Mrs PHILLIPS (Gilmore) (15:57): This may only be my second week speaking in this chamber, but I am absolutely gobsmacked at the coalition's failure to look after the interests of regional Australia. Time and time again those opposite say how good they are for farmers and for rural Australia, but as someone that grew up on a dairy farm I know that couldn't be further from the truth. Where was the coalition when local dairy farmers in my electorate needed help? Where was the coalition when local dairy farmers in drought were selling thousands of cattle to survive? I heard from local farmers directly on these issues and many more. I've held kitchen tables with local dairy farmers to show my support, to listen to their concerns and to canvas ideas about how to secure a more sustainable industry. When the Prime Minister came to Nowra in his COMCAR, guarded by the Australian Federal Police, he would not even meet with local dairy farmers. Local dairy farmers said, 'Prime Minister, it's cheaper to wash your car in milk than it is in water.'
Our dairy farmers deserve better. It is not acceptable for our farmers to be paid less than the cost of producing their milk. They work their guts out. They take time away from their families every day to bring Australians a staple, a staple I can almost guarantee you the Prime Minister uses every day. They deserve to have that sacrifice valued by this government. But the coalition is all talk and no action. Our dairy industry is in crisis. They are caught in a long-running cost price squeeze that is being compounded by drought and Morrison government inaction. I am more than willing to work with the government to help our dairy farmers before it's too late.
My dad was a dairy farmer. I know that dairy farms mean jobs, and jobs are something we need desperately on the New South Wales South Coast. I spoke only last week in this place about the ways the government is failing my community on jobs. The notorious Princes Highway, a stretch of road between Jervis Bay and the Victorian border, claimed the lives of 30 people between July 2012 and June 2017. It claimed eight lives in the single six-month period between December 2017 and June 2018. I ask the government: do they think regional Australia should have to face this reality on their local roads? Regional Australia doesn't think they should have to cop that. The people of the New South Wales South Coast and Far South Coast deserve to be safe on their roads. They deserve a government that will invest in them. Not only will this save lives but it will also create jobs and stimulate the economy. I ask the government: where is the federal funding for the Princes Highway? We should not have to wait for these improvements. This government needs to fix it faster. The people of regional Australia deserve that much.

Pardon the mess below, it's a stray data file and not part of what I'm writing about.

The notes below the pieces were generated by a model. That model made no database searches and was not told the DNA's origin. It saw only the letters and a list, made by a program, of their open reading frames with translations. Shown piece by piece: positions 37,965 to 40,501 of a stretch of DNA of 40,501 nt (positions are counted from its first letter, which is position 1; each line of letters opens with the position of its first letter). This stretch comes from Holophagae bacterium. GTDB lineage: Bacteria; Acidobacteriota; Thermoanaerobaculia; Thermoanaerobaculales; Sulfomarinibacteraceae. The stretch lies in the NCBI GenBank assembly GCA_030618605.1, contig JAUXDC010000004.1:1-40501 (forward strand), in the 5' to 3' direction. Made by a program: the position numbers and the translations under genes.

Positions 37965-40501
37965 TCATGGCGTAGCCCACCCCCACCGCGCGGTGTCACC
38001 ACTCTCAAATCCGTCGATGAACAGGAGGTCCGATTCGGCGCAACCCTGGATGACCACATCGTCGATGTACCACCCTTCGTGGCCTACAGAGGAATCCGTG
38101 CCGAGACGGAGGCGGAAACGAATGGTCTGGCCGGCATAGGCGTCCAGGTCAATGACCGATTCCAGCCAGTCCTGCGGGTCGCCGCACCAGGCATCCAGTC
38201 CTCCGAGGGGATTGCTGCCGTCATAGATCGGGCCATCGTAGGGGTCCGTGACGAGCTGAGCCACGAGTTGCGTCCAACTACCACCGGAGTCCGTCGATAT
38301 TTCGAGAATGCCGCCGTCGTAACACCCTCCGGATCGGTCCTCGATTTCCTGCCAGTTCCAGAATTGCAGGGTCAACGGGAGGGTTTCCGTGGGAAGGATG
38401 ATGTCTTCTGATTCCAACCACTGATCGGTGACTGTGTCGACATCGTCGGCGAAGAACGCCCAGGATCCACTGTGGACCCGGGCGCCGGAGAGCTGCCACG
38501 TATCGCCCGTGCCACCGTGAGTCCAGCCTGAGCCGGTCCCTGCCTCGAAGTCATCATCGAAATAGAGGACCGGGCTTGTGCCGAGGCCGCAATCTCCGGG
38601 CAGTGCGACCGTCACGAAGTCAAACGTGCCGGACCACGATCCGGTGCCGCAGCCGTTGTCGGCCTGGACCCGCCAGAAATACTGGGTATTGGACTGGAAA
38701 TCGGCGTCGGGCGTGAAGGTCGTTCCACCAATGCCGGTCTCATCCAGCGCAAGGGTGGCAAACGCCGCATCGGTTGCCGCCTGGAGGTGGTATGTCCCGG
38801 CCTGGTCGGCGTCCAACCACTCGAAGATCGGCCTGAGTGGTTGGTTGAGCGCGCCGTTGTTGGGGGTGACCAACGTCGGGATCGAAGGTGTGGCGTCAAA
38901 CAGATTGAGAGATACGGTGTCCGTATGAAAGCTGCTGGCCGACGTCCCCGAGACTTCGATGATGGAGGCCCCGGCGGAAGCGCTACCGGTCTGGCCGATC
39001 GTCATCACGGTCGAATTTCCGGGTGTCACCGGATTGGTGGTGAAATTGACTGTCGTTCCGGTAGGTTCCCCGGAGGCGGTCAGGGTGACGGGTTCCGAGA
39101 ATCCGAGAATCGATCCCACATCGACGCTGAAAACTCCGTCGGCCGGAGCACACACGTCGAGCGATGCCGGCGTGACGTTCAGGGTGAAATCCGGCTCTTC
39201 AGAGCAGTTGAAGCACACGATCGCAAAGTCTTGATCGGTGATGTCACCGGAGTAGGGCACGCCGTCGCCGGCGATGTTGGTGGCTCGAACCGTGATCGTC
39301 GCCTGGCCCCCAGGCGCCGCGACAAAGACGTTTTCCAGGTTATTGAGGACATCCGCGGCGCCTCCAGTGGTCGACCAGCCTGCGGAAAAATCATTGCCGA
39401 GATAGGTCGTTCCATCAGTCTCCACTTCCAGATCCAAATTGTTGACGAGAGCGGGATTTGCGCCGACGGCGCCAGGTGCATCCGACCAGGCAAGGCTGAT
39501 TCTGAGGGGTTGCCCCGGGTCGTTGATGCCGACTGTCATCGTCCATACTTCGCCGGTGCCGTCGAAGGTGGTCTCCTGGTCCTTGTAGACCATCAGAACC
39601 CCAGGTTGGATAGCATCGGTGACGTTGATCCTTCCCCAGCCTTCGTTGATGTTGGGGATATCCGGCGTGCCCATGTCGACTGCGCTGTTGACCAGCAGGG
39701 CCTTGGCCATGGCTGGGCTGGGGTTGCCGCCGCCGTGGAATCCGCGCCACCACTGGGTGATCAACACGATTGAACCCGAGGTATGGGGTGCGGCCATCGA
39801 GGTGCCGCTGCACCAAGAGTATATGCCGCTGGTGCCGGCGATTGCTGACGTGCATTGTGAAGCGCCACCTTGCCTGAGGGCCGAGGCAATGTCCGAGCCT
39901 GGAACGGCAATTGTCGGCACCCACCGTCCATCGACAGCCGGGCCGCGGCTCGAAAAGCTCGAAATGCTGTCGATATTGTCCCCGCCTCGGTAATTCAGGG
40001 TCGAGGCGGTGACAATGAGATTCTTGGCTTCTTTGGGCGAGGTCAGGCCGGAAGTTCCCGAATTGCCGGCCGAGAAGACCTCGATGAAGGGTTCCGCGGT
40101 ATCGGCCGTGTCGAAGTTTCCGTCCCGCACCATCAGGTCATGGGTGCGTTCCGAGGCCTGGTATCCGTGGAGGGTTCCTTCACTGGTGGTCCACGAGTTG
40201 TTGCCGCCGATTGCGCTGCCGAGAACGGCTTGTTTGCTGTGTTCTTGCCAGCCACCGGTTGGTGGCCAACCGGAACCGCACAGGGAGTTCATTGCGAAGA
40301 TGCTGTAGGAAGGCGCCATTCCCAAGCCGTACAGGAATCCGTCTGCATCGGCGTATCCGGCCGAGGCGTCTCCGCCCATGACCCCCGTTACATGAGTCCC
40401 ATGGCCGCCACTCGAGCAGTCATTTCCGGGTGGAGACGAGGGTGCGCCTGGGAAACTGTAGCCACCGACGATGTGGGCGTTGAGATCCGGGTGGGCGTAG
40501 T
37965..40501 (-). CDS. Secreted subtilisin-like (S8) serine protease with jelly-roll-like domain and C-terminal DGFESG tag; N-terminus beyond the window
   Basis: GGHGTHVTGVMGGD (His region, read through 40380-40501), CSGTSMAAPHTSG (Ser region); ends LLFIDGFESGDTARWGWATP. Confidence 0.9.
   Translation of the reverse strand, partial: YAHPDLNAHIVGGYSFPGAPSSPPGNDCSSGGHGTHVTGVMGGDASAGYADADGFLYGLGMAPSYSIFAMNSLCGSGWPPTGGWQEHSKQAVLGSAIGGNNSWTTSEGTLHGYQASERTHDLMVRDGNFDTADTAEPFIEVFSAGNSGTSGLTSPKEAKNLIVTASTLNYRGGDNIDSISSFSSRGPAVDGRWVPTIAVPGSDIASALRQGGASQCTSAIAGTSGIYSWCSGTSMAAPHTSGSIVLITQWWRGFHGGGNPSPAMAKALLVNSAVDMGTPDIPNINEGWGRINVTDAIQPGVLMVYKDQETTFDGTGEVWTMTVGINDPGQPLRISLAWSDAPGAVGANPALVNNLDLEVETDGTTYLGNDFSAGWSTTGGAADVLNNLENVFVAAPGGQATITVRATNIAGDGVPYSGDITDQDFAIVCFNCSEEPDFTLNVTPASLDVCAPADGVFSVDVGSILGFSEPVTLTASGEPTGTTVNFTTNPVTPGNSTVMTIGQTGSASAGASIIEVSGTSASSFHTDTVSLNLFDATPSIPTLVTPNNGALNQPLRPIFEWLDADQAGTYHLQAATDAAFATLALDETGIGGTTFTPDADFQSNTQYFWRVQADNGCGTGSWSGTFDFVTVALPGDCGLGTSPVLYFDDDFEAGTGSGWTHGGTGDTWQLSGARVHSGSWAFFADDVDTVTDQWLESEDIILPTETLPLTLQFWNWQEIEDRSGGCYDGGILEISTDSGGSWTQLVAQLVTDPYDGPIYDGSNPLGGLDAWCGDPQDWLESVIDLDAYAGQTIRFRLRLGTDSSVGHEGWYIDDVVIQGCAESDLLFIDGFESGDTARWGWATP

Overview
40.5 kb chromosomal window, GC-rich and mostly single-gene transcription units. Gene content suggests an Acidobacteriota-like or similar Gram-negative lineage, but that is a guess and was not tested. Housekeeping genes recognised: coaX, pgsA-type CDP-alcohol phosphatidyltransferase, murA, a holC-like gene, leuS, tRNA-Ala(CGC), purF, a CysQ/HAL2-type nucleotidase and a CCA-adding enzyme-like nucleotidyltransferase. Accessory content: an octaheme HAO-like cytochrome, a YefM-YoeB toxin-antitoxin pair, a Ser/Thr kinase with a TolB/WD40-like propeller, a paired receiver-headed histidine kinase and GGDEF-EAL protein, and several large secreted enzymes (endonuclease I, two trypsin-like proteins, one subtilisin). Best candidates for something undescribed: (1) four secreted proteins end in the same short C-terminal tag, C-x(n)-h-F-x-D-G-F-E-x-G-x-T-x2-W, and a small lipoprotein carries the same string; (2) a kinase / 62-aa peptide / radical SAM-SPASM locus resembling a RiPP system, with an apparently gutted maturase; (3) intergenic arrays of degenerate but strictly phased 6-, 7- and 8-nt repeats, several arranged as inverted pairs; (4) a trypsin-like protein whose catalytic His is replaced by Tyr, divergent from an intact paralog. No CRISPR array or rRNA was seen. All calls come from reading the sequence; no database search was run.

We deserve to have hospitals that don't leave people sleeping on benches for hours, or waiting a year for life-saving tests and treatment. Last night in the chamber I told the House about Tina, but Tina is not alone. I have heard from so many people just like Tina, people who praise the efforts of our local doctors, nurses, paramedics, and health workers, but recognise that those efforts are undermined because this government won't invest in them. I wonder if the Prime Minister would be happy to wait 24 hours for a bed. I wonder if the Prime Minister would be happy to have to travel two hours up the road for a simple test.
I have invited this government to work with me to improve the outcomes for people in my electorate. The people of regional Australia deserve to have a government that invests in them, that believes in them and that looks after them. I will always stand with regional dairy farmers. I will always stand with regional doctors, nurses, paramedics and aged-care workers. I will always stand with regional Australians struggling to find work. I call on the government to stand with me and stand with them. We can't afford to wait.